After one day of incredible heat Thursday, and two individuals struck by lightning in Connecticut, Friday's weather was, in many ways, a repeat.
High temperatures reached the 90s with heat index values - the combined impact of heat and high humidity - making it feel more like 100 to 105 degrees in most of Central and Southern New England on Friday afternoon.
Thursday's high temperatures were also impressive - here's a list of highest temperatures by state with some reference cities, as well:
- Lawrence, Massachusetts was the hottest spot in the Commonwealth at 98 degrees (Boston was 96 degrees)
- Concord, New Hampshire hit 98 degrees (Manchester was 97 degrees)
- Burlington, Vermont hit a record high of 96 degrees
- Fryeburg, Maine hit 96 degrees (Portland was 90 degrees)
- Hartford, Connecticut hit 96 degrees downtown and 92 degrees at the official climate site at Bradley Airport in Windsor Locks
- Providence, Rhode Island hit 93 degrees
Friday is expected to bring similar high temperatures, but the heat index over 100 degrees is the cause for concern regarding impact to the body.
- Drink water
- Limit exertion
- Seek cooling
- Wear lightweight and light colored clothing
- Check on others who may not have air conditioning (or for whom the air conditioning may have broken unexpectedly)
- Remember car maintenance - especially checking tire pressure to avoid blowouts and flats
On Thursday, we watched closely for storms that developed, mostly south of the Massachusetts Turnpike and also far north.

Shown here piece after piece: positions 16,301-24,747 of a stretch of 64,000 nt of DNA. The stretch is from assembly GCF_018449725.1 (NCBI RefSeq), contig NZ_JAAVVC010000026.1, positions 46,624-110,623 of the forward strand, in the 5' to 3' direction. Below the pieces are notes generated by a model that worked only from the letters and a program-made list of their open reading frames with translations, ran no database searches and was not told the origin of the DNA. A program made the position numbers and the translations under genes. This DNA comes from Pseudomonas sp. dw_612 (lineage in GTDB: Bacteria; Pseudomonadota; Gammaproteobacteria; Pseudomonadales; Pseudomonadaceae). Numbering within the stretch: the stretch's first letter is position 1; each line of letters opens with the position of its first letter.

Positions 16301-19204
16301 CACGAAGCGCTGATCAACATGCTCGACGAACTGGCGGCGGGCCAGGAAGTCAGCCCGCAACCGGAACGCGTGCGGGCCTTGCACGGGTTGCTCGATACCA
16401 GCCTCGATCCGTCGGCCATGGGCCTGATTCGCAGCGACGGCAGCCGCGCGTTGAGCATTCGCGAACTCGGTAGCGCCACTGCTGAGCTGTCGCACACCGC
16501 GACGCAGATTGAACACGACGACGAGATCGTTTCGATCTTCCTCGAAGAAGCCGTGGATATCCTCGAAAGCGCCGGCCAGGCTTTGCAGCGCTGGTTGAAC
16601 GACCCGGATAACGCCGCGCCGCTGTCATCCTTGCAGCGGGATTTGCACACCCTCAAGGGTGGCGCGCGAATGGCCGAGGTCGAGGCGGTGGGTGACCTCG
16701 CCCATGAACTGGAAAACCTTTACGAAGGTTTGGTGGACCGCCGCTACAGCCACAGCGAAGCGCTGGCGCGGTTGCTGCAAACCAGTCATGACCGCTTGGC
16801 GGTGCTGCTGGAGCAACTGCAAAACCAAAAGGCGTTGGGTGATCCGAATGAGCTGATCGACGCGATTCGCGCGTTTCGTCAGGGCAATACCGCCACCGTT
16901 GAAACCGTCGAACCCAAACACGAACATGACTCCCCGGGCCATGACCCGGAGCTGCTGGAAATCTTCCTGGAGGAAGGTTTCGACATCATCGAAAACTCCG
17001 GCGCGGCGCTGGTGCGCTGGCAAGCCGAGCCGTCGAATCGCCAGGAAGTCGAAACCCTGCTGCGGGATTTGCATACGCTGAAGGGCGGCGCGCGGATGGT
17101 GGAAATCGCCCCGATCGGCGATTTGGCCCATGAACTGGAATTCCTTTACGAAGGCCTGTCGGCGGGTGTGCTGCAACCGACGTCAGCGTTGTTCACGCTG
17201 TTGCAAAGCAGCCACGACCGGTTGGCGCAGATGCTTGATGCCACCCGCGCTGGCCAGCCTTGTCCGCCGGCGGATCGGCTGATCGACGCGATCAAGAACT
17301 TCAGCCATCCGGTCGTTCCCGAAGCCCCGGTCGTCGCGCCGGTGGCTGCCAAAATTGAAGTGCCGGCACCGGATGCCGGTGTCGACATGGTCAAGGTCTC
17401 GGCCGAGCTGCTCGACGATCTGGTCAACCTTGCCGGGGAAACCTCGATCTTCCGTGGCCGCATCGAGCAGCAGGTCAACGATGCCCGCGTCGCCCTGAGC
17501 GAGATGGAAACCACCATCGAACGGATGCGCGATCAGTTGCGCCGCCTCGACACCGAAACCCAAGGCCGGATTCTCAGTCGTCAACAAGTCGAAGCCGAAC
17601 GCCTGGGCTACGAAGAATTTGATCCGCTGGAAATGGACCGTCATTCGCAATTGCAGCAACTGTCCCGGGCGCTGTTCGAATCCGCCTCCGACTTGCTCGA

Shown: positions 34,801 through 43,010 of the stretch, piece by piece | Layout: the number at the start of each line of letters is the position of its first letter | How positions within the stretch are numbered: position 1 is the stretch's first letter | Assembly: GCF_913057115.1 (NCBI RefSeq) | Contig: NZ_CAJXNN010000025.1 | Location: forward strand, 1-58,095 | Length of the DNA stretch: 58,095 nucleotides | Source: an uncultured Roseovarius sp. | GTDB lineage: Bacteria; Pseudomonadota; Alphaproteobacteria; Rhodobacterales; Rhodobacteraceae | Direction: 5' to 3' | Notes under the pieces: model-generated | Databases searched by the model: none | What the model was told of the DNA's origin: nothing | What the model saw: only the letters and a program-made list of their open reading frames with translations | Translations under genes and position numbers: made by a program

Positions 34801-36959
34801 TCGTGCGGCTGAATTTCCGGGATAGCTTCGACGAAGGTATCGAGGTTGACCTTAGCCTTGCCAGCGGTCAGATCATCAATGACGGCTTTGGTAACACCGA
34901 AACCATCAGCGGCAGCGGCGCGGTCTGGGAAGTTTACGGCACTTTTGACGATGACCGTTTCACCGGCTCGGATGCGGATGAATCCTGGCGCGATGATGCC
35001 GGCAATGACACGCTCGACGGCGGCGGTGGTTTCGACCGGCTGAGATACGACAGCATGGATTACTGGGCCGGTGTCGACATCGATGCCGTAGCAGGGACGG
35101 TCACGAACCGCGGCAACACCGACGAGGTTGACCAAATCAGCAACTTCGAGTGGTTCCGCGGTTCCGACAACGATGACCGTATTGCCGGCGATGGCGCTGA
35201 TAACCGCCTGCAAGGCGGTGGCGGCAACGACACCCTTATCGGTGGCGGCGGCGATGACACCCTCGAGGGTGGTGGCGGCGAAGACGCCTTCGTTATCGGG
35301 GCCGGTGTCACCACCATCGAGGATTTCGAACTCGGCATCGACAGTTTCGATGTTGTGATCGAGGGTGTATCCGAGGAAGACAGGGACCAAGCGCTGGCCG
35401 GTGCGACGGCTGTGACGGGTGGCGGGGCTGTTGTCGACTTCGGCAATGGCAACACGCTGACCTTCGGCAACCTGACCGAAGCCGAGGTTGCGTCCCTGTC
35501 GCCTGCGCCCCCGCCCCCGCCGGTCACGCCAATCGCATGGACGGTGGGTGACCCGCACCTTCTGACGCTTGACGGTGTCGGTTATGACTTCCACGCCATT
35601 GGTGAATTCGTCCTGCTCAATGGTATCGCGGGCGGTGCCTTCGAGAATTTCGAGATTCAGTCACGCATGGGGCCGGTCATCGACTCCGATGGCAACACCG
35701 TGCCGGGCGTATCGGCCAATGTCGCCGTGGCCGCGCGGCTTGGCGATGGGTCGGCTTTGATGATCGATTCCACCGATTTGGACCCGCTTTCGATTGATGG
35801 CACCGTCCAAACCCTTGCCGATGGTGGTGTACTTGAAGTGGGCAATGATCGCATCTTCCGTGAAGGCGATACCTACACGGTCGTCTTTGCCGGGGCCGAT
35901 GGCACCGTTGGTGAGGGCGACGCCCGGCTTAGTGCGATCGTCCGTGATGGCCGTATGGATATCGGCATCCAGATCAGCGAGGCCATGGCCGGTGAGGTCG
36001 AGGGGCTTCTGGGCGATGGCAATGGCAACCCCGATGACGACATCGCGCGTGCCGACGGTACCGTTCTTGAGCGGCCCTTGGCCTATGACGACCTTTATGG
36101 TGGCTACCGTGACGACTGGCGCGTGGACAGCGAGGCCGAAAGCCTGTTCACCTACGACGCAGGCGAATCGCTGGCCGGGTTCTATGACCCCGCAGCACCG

On Friday, we will keep an eye on the radar for all of New England, with scattered showers and embedded thunder possible into early afternoon in the north, and more likely strong thunder this afternoon into early evening in southern New England.
Feeding off available heat and humidity, storms in southern New England will grow strong for some, producing locally damaging wind and hail to warrant some severe thunderstorm warnings. But please remember, heavy rain and lightning are just as big of concerns for us. "When thunder roars, go indoors."
Finally, a Flash Flood Watch is in effect for much of Vermont all the way through the weekend. The concern here is not one limited just to the Green Mountain State - in fact, Thursday's storms produced flash flooding in the drought-stricken town of Glastonbury, Connecticut when over three inches of rain fell in less than two hours. While the ground may be parched, too much rain too quickly results in rapid runoff and flooding, so please keep that in mind and use caution where heavy rain falls, in Vermont and otherwise.
For what it's worth, we're expecting VERY different conditions on Saturday for most of eastern New England, as cool air seeps southward from eastern Canada, keeping Maine around 70 degrees for a Saturday high, and only around 80 in eastern Massachusetts with 80s farther inland - though still 90s in western Massachusetts and Connecticut.
Cooler temperatures will limit the threat of thunder Saturday in eastern New England, though some scattered storms are still likely deep inland, then heat, humidity and scattered storms return Sunday.